Amsterdam - Rijksmuseum
Overall Experience9.6
9.6Overall Score

The Rijksmuseum initially opened its entryways in 1800 under the name ‘Nationale Kunstgalerij’. At the time, it was housed in Huis ten Bosch in The Hague. The gathering essentially included artistic creations and chronicled items. In 1808, the gallery moved to the new capital city of Amsterdam, where it was situated in the Royal Palace on Dam Square.

In the wake of King Willem I’s promotion to the throne, the compositions and national print gathering were moved to the Trippenhuis on Kloveniersburgwal, while alternate items were come back to The Hague. The current incorporating was put with utilization in 1885. The Netherlands Museum for History and Art situated in The Hague moved into the same premises, shaping what would later turn into the divisions of Dutch History and Sculpture & Applied Art.

Through the years, accumulations kept on growwing and gallery knowledge kept on growing, thus the Rijksmuseum building experienced numerous changes. Rooms were added to the south-west side of the building somewhere around 1904 and 1916 (now the Philips wing) to house the accumulation of nineteenth century works of art gave to the exhibition hall by Mr and Mrs Drucker-Fraser. In the 1950s and 1960s, the two unique yards were secured and revamped to make more rooms.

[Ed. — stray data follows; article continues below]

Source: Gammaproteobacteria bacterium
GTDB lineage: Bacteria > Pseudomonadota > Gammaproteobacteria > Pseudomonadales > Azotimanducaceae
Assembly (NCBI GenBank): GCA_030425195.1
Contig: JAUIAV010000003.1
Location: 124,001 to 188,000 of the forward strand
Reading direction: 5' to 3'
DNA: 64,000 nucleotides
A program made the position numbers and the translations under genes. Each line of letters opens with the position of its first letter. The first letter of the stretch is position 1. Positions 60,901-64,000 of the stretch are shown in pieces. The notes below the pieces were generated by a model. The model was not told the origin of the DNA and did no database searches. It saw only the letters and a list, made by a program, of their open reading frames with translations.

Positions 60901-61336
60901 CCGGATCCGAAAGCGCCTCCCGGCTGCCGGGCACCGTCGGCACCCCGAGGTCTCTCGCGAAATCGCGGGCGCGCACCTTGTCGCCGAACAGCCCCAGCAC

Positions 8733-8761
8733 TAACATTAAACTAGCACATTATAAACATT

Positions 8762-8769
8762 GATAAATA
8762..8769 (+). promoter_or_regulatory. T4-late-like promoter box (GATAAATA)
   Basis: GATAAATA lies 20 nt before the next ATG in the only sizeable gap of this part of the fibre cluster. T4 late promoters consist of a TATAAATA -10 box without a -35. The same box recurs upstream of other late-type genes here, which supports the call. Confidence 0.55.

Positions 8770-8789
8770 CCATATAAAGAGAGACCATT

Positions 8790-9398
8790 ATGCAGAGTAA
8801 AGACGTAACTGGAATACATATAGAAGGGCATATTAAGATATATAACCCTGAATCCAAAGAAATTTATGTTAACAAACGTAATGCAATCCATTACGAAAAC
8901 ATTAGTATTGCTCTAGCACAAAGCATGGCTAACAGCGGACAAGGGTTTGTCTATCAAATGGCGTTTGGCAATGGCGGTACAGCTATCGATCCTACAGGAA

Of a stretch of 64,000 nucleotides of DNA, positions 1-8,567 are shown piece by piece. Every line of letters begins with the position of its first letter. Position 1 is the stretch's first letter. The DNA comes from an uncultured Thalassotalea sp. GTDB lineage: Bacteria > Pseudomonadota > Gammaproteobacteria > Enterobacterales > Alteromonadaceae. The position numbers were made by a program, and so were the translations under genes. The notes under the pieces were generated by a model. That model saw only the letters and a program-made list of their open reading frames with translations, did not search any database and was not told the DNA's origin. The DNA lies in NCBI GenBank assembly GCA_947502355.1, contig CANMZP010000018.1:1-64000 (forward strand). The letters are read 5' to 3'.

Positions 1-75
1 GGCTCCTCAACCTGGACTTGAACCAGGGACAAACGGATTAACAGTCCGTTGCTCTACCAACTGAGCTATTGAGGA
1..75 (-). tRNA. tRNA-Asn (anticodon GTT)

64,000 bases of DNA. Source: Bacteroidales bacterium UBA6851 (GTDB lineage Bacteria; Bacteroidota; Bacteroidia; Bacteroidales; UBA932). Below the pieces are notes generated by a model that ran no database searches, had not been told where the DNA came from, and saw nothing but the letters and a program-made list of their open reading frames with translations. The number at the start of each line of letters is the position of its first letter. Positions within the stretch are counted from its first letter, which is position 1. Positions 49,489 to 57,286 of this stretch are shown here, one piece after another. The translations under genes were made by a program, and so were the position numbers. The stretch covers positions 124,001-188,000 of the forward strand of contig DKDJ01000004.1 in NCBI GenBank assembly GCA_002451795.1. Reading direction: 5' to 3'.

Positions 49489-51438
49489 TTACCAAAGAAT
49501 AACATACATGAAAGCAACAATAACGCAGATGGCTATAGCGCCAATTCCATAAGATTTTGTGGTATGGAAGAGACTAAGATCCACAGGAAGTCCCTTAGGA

In 1927, while Schmidt-Degener was Managing Director, the Netherlands Museum was part to structure the bureaus of Dutch History and Sculpture & Applied Art. These offices were moved to divided parts of the building after 1945. The entry of a gathering gave by the Association of Friends of Asian Art in the 1950s brought about the formation of the Asian Art office.

The 1970s saw record quantities of guests of just about one-and-an a large portion of million every year, and the building continuously began to miss the mark regarding current requirements.

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Ticket: 17.50EUR
Open Everyday

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